“Homosexual” includes the word “sex”. We hear it and we immediately think of queer sex acts. Which – because they challenge gender identity, because they challenge heteronormativity, because they challenge patriarchy – make people uncomfortable on the level of the gut.

The reduction of complex human identities to sex acts is essentializing. It’s dehumanizing. I’m guessing that most of us have heard someone at some point say something like “I have nothing against those gays. I just don’t want them flaunting it or anything.” Which really means I want them invisible. I don’t want to have to confront the fact that they exist because they threaten me.

If you’re okay with two gay guys walking down the street together but you freak out when you see them making out, yeah, I’m going to call you homophobic. Doesn’t mean you’re an awful person, but you do have some homophobia going on there and maybe you should look to it. By the same token, if you find lady parts viscerally icky – to the point where you say you want to be warned about it, to the point where you call it things like shocking – I’m going to go out on a limb and say you have some internalized misogyny happening.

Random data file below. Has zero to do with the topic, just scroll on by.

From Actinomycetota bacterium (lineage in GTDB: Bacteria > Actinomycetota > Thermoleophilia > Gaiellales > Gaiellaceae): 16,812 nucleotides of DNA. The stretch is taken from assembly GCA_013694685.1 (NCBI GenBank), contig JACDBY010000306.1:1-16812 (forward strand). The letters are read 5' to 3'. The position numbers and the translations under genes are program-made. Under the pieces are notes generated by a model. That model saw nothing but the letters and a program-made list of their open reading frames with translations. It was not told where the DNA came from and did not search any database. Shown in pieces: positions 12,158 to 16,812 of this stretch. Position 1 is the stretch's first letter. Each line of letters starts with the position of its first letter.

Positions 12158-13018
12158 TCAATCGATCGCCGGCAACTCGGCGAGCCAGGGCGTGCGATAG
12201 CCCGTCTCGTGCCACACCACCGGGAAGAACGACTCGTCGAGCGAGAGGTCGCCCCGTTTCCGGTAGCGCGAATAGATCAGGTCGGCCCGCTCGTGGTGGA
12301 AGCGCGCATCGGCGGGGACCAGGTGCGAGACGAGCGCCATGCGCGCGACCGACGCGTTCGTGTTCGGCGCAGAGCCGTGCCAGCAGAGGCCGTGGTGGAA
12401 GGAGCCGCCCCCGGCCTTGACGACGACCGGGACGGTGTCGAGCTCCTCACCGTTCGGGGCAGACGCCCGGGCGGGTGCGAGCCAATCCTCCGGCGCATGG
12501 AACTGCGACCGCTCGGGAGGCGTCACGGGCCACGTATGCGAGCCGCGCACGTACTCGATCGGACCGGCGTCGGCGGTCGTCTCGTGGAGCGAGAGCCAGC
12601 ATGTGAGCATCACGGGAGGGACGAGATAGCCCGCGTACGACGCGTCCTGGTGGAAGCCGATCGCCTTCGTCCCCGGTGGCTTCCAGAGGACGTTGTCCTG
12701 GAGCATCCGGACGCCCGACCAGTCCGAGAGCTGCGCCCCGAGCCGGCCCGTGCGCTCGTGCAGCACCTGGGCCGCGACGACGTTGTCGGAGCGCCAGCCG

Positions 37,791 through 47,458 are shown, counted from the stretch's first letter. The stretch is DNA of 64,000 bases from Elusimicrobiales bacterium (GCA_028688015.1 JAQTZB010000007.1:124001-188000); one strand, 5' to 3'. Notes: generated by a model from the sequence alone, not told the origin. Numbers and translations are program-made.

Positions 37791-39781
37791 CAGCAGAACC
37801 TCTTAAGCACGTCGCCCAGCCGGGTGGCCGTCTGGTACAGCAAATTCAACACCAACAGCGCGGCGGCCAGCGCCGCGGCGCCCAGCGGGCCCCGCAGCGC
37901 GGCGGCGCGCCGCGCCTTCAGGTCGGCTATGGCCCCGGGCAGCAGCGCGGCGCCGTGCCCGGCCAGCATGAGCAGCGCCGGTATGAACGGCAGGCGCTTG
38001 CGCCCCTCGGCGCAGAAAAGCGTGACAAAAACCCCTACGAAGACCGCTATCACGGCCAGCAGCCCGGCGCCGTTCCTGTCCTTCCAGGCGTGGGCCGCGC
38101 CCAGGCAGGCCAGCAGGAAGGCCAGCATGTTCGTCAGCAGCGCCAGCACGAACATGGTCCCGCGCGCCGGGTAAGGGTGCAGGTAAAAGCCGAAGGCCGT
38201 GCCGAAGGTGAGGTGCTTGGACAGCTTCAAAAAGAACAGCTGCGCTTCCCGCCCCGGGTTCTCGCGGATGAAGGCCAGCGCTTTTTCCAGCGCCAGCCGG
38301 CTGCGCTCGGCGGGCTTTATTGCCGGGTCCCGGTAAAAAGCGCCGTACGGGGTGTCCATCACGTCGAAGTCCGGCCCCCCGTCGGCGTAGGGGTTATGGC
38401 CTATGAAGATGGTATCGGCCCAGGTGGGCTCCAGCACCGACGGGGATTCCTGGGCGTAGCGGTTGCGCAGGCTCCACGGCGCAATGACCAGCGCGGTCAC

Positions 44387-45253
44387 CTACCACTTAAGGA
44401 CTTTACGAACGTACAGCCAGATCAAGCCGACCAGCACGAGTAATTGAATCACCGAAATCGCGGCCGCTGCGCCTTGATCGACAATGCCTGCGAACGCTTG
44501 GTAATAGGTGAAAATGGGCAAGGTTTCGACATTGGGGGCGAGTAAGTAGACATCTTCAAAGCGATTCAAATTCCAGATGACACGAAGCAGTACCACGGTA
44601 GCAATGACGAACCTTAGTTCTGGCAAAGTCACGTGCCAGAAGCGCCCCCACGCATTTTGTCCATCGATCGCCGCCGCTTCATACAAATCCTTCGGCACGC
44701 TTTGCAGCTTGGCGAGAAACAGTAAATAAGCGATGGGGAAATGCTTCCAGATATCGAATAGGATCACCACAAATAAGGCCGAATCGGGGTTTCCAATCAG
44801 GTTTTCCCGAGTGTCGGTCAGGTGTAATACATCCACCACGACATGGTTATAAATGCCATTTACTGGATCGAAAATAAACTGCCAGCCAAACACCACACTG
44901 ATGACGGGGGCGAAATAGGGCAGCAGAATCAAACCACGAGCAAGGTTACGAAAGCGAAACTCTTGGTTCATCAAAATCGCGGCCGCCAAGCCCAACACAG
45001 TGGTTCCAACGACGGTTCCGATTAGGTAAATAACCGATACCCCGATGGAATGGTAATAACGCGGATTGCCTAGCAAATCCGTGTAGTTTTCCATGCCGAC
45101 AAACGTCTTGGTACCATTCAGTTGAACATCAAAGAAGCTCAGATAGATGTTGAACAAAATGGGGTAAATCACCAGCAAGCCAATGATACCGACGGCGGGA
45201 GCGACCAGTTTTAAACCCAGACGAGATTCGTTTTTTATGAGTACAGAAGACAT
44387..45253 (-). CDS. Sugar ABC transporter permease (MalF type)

By the way, that blew my mind: Some people in the comments in Wave’s post, including Wave herself, were talking about including warnings for non-gay male sexual content as though that content was triggering in the way that rape and excessive violence is. There followed a bunch of backpeddling and claiming that really it was just about labeling things for consumer reasons, but sorry, no: once the word shocking shows up, I don’t buy it.

[Addendum: It’s also worth pointing out something else that Wave doesn’t seem to understand at all, which is that sexual organs ≠ gender. You can be a man with a vagina. You can be a woman with a penis. You can be any permutation of any gender with any set of organs. So to assume that “gay” means “two penises” is just so cissexist that I can’t even.]

And no, claiming that it’s okay because the straights all do the same thing is not a good argument. It’s a stupid argument. It’s bad and the people making it should feel bad.